TR: How did Windstream manage to be the only network service provider on the list?
CP: We were fortunate enough to make the acquisition of Broadview, which gave us a really great platform to build on. We have spent a lot of time and energy focused on hardening OfficeSuite and increasing its capabilities. So we have that offering to go along with our partnerships with Mitel and Avaya.
TR: Does having a multi-pronged approach to UCaaS like this add much complexity to your business?
CP: It gives us the opportunity to really craft the proper solution for a customer based on where they sit in the market. Each of our products has its own place in the market. With Avaya we have the Aura platform for call centers, plus now the IP Office platform aimed at legacy Avaya hardware customers that are looking to upgrade and move to the Cloud. With Mitel we’ve got a strong product offering in the midmarket as well as the hospitality industry. And OfficeSuite is obviously the one that’s growing the most for us, and we are creating more and more capabilities with that product every day.
TR: What do you have planned for the future?
CP: We’re really working on upgrading the capabilities of OfficeSuite in order to move it into the enterprise market with features and functionalities to support large customers . Another focus is greater efficiency on turning up our customers, and we are targeting the ability to spin up customers in a matter of minutes as opposed to days or weeks. Then we also want to take a look at what we’re doing well with OfficeSuite and apply that to our Mitel and Avaya platforms, and vice versa. Looking down the road, we want to start utilizing natural language processing and artificial intelligence and we want customers to be able to drive more call controls and workflows with voice commands. We are also looking at providing more cognitive insights like product recommendations, new ways for customers to use the service, and cognitive encouragements like interactive chat boxes.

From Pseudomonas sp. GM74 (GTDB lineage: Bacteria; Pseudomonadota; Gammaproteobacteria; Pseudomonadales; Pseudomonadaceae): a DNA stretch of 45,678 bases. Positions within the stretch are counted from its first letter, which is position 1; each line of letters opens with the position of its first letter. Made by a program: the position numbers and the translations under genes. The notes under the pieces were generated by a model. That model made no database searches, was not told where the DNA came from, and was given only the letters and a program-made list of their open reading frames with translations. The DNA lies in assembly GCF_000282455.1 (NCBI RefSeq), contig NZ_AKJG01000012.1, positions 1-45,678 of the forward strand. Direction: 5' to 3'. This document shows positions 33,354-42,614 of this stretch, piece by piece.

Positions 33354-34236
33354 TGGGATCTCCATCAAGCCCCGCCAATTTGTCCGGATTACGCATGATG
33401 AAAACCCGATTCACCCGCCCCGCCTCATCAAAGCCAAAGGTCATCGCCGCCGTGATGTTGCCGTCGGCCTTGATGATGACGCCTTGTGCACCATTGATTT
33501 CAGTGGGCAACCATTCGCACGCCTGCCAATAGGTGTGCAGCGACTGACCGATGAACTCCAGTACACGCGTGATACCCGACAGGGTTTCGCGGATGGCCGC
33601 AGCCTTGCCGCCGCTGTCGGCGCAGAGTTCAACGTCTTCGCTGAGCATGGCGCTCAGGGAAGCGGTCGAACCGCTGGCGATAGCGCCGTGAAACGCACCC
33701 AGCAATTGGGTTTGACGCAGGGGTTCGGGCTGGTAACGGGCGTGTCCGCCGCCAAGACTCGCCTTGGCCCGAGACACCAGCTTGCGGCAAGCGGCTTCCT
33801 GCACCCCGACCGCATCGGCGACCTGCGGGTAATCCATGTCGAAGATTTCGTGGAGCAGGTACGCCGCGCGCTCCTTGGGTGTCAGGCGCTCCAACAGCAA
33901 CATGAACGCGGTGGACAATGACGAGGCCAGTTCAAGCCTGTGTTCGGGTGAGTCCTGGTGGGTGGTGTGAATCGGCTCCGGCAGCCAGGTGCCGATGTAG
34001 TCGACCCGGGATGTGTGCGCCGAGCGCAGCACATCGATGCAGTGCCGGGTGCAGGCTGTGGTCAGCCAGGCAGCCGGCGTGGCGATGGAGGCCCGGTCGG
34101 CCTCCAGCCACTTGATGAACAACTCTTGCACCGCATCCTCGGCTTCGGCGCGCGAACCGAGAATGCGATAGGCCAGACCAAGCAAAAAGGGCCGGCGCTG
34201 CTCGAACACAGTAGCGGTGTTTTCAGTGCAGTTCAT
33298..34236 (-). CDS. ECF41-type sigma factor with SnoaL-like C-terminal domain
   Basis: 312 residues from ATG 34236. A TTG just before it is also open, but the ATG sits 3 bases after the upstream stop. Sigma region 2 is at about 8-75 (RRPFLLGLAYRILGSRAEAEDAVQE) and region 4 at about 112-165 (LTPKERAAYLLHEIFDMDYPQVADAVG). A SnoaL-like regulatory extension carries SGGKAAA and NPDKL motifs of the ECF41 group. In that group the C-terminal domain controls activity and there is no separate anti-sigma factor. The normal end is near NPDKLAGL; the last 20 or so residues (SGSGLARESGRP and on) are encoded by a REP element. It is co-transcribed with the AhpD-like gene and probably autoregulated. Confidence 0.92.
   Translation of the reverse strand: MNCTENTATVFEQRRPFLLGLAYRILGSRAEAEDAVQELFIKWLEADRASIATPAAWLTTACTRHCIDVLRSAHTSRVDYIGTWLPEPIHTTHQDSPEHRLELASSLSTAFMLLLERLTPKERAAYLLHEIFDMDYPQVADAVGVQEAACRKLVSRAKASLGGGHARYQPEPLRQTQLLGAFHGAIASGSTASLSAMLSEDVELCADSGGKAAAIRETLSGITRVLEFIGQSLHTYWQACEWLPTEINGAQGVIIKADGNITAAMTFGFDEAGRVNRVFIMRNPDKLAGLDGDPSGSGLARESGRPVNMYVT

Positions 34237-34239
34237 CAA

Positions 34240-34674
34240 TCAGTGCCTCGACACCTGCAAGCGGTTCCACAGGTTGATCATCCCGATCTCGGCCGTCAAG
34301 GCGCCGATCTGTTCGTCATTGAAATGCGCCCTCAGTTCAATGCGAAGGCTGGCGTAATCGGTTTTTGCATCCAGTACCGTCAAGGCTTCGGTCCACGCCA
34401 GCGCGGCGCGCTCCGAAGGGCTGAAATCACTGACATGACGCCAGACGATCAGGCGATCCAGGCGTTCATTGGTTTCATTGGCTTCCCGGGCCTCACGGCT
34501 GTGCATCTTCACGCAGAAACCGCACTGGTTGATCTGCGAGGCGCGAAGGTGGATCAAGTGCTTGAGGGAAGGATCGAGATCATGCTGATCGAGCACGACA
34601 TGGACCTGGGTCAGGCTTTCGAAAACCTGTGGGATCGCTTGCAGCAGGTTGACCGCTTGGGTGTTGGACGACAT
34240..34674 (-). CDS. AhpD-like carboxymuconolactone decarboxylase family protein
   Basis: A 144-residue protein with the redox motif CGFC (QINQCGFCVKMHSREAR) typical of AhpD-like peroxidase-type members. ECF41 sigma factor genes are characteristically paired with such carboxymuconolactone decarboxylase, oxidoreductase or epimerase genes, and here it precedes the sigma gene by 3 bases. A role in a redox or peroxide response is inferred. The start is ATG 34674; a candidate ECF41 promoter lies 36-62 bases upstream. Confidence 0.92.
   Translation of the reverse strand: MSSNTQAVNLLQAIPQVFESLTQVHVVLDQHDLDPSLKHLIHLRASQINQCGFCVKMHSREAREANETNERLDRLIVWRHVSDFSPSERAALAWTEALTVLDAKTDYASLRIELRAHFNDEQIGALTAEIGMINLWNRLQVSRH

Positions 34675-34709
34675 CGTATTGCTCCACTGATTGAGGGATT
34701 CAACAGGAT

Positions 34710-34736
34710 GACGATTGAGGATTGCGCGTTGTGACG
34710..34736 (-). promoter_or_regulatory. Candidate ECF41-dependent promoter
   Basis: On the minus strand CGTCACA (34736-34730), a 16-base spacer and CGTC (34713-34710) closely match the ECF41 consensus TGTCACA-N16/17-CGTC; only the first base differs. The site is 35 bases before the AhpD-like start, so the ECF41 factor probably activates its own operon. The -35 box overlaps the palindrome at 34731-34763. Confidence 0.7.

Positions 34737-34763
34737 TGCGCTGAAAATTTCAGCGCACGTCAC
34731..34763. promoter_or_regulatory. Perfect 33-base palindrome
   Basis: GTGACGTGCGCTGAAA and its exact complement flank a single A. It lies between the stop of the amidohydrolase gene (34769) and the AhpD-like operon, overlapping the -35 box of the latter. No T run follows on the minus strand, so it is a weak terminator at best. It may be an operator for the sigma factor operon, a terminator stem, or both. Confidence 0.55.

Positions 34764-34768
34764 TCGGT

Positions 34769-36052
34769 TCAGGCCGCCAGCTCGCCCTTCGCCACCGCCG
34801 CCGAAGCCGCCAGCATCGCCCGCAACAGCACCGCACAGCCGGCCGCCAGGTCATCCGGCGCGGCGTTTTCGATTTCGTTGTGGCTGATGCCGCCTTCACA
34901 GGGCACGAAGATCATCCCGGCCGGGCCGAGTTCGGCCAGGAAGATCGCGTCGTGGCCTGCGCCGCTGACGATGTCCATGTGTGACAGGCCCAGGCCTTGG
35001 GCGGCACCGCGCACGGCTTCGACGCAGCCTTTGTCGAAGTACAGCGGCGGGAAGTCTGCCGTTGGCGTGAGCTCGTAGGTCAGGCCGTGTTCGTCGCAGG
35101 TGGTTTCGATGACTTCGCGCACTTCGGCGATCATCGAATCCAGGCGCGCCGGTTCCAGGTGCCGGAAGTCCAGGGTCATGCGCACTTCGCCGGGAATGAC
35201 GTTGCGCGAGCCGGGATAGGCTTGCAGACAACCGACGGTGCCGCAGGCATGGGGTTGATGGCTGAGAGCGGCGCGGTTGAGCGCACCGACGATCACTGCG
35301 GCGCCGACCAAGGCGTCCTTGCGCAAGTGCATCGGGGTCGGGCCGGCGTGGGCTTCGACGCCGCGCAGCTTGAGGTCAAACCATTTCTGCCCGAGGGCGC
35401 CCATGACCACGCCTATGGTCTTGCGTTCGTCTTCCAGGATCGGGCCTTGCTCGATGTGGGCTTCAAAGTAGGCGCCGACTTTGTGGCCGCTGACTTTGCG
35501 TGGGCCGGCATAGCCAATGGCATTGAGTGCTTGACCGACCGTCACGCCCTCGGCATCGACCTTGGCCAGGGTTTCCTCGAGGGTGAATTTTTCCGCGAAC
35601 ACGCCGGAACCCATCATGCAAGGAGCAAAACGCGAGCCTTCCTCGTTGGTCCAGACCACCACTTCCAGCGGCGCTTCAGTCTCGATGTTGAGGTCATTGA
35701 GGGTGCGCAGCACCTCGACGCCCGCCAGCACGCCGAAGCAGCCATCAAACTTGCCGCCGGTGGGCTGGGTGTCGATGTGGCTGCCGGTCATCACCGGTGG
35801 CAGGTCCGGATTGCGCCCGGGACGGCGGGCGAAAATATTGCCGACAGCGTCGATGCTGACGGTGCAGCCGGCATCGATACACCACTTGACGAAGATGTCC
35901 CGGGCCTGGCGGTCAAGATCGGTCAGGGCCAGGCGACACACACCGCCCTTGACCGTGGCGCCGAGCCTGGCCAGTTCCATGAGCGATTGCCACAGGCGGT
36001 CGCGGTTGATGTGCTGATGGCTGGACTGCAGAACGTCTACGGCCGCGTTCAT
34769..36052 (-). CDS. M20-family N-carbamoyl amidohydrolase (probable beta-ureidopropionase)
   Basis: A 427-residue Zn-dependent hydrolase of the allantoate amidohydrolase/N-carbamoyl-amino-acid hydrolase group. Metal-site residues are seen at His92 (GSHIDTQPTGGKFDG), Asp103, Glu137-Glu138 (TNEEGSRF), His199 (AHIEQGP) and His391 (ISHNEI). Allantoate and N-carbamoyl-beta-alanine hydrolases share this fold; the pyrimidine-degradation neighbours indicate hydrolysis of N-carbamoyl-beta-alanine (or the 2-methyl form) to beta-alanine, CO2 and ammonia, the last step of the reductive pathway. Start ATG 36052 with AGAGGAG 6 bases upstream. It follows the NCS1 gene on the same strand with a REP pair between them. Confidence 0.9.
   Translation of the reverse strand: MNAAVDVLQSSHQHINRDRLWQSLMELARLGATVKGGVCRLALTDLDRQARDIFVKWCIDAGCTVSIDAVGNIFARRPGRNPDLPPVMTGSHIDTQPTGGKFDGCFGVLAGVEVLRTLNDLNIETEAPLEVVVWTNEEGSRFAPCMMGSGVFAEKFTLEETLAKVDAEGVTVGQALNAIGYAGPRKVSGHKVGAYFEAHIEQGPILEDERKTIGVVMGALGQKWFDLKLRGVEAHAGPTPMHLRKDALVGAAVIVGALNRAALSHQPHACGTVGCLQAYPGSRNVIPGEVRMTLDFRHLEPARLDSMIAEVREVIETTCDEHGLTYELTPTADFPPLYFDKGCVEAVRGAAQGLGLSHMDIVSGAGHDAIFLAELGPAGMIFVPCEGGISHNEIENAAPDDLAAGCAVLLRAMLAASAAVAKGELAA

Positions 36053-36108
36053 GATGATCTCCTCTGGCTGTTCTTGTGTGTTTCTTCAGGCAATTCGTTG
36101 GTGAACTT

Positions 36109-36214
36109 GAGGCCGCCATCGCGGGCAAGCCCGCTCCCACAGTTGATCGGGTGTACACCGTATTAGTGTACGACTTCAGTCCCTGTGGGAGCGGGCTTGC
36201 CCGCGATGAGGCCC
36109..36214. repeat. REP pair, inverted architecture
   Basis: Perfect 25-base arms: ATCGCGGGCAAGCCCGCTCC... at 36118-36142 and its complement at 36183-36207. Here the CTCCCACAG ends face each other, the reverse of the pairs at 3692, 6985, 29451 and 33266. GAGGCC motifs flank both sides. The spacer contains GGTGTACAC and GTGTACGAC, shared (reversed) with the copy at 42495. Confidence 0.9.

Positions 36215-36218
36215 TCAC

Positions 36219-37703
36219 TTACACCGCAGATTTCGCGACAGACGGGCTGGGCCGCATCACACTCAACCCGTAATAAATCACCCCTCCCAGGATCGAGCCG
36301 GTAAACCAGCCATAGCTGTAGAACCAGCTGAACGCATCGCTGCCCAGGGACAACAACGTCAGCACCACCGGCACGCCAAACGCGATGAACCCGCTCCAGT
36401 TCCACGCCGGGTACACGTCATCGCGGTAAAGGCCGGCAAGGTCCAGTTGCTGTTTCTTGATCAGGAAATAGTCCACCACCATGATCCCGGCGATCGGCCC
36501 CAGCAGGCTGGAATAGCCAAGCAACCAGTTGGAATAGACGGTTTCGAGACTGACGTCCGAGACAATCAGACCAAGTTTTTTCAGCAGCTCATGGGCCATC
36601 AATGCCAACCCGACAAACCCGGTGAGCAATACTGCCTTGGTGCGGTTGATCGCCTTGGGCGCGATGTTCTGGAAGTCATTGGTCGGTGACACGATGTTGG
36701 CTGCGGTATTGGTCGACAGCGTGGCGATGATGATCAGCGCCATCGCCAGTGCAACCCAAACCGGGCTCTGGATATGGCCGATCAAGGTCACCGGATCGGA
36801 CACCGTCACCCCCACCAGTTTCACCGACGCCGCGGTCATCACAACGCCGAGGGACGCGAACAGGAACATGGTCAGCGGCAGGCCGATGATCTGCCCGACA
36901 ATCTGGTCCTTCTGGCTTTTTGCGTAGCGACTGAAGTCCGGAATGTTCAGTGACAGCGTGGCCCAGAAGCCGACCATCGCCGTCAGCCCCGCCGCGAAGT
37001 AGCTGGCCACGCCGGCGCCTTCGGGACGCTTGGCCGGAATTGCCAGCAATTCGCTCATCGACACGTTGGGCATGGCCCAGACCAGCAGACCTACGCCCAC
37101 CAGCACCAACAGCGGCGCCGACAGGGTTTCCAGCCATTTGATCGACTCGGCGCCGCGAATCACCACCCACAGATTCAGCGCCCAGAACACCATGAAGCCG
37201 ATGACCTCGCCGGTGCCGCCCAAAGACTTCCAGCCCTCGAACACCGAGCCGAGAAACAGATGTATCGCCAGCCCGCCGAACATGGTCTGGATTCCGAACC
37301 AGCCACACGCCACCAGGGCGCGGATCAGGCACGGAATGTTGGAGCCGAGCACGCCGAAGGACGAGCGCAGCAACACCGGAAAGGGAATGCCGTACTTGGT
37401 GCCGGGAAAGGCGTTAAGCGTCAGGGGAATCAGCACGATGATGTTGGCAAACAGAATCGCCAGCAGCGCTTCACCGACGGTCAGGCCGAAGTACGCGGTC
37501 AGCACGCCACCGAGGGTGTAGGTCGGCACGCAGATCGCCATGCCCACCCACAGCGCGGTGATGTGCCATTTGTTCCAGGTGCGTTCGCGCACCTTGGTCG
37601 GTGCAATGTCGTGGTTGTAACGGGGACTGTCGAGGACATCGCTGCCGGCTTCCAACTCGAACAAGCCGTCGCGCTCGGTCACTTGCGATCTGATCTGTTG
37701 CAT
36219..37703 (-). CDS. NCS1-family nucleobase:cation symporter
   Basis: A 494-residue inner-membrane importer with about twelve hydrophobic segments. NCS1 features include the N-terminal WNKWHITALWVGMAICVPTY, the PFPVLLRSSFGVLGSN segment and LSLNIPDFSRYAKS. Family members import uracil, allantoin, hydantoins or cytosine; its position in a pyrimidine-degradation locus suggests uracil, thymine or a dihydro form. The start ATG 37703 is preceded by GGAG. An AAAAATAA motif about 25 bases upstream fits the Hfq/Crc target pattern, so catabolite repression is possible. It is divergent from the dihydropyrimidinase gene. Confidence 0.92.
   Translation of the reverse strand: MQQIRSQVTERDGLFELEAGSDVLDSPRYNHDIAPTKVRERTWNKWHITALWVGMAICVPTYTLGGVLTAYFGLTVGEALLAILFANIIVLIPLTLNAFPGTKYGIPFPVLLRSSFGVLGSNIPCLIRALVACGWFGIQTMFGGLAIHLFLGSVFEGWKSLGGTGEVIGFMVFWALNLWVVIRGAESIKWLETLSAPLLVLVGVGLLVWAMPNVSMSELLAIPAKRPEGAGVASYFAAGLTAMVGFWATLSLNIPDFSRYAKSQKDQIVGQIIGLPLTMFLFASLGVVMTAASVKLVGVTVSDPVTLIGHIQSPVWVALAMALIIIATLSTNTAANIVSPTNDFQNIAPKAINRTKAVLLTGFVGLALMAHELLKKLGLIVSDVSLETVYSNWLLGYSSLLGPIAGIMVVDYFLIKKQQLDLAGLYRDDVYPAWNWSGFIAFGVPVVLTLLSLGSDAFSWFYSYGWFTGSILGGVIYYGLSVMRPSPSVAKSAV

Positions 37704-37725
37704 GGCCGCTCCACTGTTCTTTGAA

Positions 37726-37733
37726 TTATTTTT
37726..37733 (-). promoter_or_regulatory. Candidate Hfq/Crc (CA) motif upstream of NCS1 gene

TR: How does Windstream differentiate itself in the UCaaS space from such a wide variety of competition?
CP: Windstream Enterprise is able to meet the needs of the enterprise customers not only from a UCaaS perspective, but from a networking perspective. We have an SD-WAN portfolio, and as you know, SD-WAN over the top of a network allows you to prioritize your traffic that can actually help your UCaaS services work better for customers. We can provide a comprehensive solution of SD-WAN, UCaaS, video, and even e Wi-Fi for businesses that need it.
TR: Do you see SD-WAN driving UCaaS sales, or does UCaaS drive SD-WAN sales?
CP: I think it’s a little of both. I think UCaaS is a little more mature in the marketplace right now. But as the market moves away from MPLS or just straight-up internet service and toward SD-WAN as a preferred network option we’re starting to see and bid on many more opportunities where UCaaS is combined with SD-WAN. It is a really elegant solution for customers.
TR: What’s the biggest challenge ahead in the UCaaS market?
CP: Right now it’s marketing, because the market is really in a land-grab mode, and gaining market share is really important. At some point in the not too distant future the market will start to mature, but it has some legs on it before that happens. But when it does, we’re going to have to find new ways to grow revenue from the existing base of customers. We will need to look for strategies that make it easier for customers to migrate over to our platforms.
TR: Thank you for talking with Telecom Ramblings!